Shot of a young medical practitioner using a digital tablet in a hospital

How to Stay Healthy If You Work in the Hospital

nurse holding patient's hand

You’ve just been hired for a new job in healthcare. Your new position involves working in a hospital in your area. It doesn’t matter whether you are working as a doctor, as a nurse, as a therapist, as a medical coder, or as a receptionist in patient scheduling or patient registration. If you work in a hospital, and you interact with patients at any level throughout the day, you have to take steps to keep yourself healthy, not only for the sake of your patients, but for the sake of yourself, your friends, and your family members as well. Staying healthy means walking a fine line between balancing your responsibilities in terms of caring for other people’s health with taking care of your own health. The unfortunate truth is that you have a lot working against you. Since the vast majority of patients are sick people, since they are coming to the hospital, this means exposing yourself to numerous communicable diseases and conditions, especially if you interact with patients, as well as other staff members.

Here are some things you can do to try to minimize your risk of getting sick in the hospital (and consequently becoming a patient yourself):

Hospital Work Can Be Stressful

If you are new to working in a hospital, it means not only opening yourself up to potential physical illnesses but also opening yourself up to potential mental issues as well, in the form of stress. Although for some positions, a stressful job with long work hours typically “goes with the territory,” so to speak, some jobs are more stressful than others, especially in the hospital setting.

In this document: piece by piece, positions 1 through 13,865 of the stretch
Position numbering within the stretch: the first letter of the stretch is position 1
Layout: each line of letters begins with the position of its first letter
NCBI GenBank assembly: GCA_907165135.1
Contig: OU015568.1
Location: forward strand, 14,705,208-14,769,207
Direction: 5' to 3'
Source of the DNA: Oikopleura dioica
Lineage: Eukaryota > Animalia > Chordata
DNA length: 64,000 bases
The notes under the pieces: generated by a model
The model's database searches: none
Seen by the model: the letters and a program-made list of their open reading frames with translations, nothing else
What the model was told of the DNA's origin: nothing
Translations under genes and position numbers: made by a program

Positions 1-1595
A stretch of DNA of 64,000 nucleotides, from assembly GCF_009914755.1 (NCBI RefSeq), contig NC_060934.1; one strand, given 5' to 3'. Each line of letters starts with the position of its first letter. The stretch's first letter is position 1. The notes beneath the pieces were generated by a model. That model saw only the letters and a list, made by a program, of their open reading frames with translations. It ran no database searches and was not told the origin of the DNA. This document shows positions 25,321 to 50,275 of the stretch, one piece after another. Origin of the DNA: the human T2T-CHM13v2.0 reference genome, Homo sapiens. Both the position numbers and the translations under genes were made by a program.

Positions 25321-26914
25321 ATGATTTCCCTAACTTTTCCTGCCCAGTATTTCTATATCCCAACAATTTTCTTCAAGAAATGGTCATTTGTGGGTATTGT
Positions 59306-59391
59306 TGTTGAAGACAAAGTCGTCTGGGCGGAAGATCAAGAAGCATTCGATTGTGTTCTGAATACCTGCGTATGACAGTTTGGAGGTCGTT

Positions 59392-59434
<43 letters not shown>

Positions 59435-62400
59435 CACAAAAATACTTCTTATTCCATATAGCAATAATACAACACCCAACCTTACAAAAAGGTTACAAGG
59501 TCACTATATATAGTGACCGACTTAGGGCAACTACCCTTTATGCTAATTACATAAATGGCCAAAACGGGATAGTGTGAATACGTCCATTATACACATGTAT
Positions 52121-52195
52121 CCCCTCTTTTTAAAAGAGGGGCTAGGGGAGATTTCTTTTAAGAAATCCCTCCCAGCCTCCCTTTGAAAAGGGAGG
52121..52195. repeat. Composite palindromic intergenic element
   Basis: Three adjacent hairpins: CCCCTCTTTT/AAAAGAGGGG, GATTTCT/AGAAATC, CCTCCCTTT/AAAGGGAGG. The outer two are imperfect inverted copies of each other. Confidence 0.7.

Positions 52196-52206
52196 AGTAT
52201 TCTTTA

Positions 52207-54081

Work stress is associated with a number of physical and medical issues, including:

  • Weight gain, possibly leading to obesity.
  • Stomach problems.
  • High blood pressure.
  • Headaches or migraines, depending on your stress level.
  • Fatigue or insomnia.
  • High cholesterol.
  • Worsening health conditions that may already exist, apart from working in the hospital setting.

Stress on the job is also associated with mental health issues such as:

  • Inability to focus.
  • Irritability.
  • Depression.
  • Anxiety.
  • Isolationism.
  • Drug and alcohol use.

If you work in a hospital, you may be more susceptible to the effects of stressful situations, especially if your work involves caring for patients in life-or-death situations.

Maintaining healthy exercise and eating habits can help you minimize the effects of physical illness and work-related stress, especially if your stress involves making decisions on behalf of patients in crucial situations where time is of the essence. Maintaining a healthy personal life outside of work can also help you operate at maximum efficiency when you’re on the job. Starting a new job in a new hospital means a fresh opportunity to start off right. 

woman doing meditation at park during sunrise

Also consider doing deep breathing exercises, meditation, yoga, and other relaxation techniques to stay balanced, focused, stress-free (to the greatest extent possible), and most of all, on track, even if you do not work directly with patients.

Maintain a healthy social life outside of your job, that doesn’t conflict with your work schedule. Take a vacation by yourself if you choose to, without family members or friends at the beach or on a faraway resort, just to unwind, regroup, regather, and refocus.

For more informative articles on healthcare, visit the Avidity Medical Design blog.

To enroll in an online course in healthcare, visit Avidity Medical Design Academy.